Spitler v. AveryAnnotate this Case
WORTH SPITLER, Appellant, v. RUSS C. AVERY, Respondent.
T. N. Petersen for Appellant.
Joseph J. Lebeda for Respondent.
WARNE, J. pro tem. fn. *
Appellant appeals from the judgment entered upon an order sustaining a general demurrer to plaintiff's fourth amended complaint without leave to amend in an action to recover a real estate broker's commission.
The fourth amended complaint alleges that Russ C. Avery and Stella W. Avery are the owners of certain farm land and that the respondent, Russ C. Avery, employed appellant to act as real estate broker to sell said land, whereby appellant was to receive as a commission for his efforts 5 per cent of the gross price, as is more fully set forth in six letters, Exhibits "A" through "F," which are attached to the complaint and made a part thereof. It is further alleged that appellant [189 Cal. App. 2d 812] performed his part of the agreement and obtained as purchasers of the real property John S. McBee and Phylis McBee, which purchase was to be in accordance with the terms of the employment contract, and that thereafter the respondent entered into an agreement directly with the McBees for the purchase and sale of the real property.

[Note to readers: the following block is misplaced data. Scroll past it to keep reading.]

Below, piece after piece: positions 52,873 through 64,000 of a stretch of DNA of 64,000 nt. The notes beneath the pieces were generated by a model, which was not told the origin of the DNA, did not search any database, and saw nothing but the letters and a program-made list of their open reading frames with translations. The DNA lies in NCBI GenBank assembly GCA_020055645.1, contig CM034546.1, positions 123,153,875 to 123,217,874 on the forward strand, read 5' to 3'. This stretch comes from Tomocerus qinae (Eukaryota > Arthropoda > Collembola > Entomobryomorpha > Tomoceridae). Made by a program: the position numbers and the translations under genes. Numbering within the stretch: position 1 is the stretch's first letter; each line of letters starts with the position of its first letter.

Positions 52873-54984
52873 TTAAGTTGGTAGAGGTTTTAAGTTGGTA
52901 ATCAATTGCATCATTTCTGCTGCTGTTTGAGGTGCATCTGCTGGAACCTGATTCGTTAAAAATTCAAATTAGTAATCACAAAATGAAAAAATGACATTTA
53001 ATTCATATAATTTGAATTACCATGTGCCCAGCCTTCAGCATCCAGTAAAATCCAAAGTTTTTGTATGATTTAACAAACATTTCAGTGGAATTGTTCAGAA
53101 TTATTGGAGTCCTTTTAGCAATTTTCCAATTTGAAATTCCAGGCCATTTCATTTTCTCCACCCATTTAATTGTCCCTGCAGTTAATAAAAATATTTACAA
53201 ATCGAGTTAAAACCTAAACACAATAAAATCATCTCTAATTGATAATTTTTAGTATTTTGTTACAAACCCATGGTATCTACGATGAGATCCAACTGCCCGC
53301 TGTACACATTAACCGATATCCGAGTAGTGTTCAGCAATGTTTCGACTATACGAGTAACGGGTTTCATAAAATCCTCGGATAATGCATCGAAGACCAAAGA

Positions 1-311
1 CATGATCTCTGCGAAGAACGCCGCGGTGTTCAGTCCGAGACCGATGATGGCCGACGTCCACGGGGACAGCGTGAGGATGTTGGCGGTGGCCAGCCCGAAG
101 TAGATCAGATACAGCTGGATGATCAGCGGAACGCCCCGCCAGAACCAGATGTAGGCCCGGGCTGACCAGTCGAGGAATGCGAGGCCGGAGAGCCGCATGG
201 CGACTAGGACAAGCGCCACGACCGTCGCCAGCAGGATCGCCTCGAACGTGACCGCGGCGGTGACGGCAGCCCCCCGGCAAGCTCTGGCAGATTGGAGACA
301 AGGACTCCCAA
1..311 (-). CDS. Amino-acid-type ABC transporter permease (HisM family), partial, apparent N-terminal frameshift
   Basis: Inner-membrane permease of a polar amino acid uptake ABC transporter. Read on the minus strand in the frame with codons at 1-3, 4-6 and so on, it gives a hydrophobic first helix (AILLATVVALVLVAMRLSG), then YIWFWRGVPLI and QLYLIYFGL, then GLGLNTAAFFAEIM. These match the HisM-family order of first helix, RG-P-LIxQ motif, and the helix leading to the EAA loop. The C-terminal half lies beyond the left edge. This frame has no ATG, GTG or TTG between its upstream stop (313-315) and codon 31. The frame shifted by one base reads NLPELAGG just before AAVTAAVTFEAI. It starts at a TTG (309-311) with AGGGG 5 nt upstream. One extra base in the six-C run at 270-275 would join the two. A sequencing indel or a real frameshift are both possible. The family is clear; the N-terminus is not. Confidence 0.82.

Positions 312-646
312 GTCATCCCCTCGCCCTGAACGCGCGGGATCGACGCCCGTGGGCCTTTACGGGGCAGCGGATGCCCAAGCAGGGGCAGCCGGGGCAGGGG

Appellant contends that the series of letters, Exhibits "A" through "F," attached to the complaint, set forth an agreement by the respondent, Russ C. Avery, to hire appellant as a real estate broker and fully satisfy the provisions of section 1624, subdivision 5, of the Civil Code, which provides that an agreement authorizing or employing an agent or broker to purchase or sell real estate for compensation or a commission is invalid, unless the same, or some note or memorandum thereof, is in writing and subscribed by the party to be charged or by his agent. The letters in question are all addressed to the appellant and were all signed by respondent, Russ C. Avery, except Exhibit "B." In substance, they read as follows:
"Sept 29th 1958
La Verne, Calif.
"In reply to your letter of the 24th I had planned to put my ranch on the market next summer. ...
"As to the price, I have 19,500 in the ranch including leveling of 1500.00 plus a ful [sic] line of machinery. ...
"I will pay com. on 19,500.00 with 4000 or 5000 down I have a second on it for about 2000 which I would pay off and take a first on the bal [balance] at 6% on a monthly pay't.
"However I have the ranch rented, if he takes it for another year, which I think he will, however a deal might be made with him, one way or another, ....
"If you would care to have a talk with my tenant you may do so, as he has a business in Merced, he is Mr. John McBee, 2104 G St Merced."
"Oct. 7th 1958
La Verne Calif.
"I received [sic] your letter today, after reading it over a couple plans came to me that might be worked out. ...
"I believe you might get Mr. McBee to release the lease [189 Cal. App. 2d 813] for so much money, or we could trade him some of the machinery that your buyer wouldnt [sic] need. ...
"... [I]f you couldnt [sic] get what your praspect [sic] thought was right for the rest of the ranch to McBee, I would be willing to take off from the selling price to make up the difference in order to make everybody happy."
"Oct 10 1958
La Verne Calif
"I recieved [sic] your letter yesterday, and will answer, so you will have to explain a few things to your prospect [sic]. ...
"It looks like we will have to get together with McBee somehow. ..."
Oct 22 1958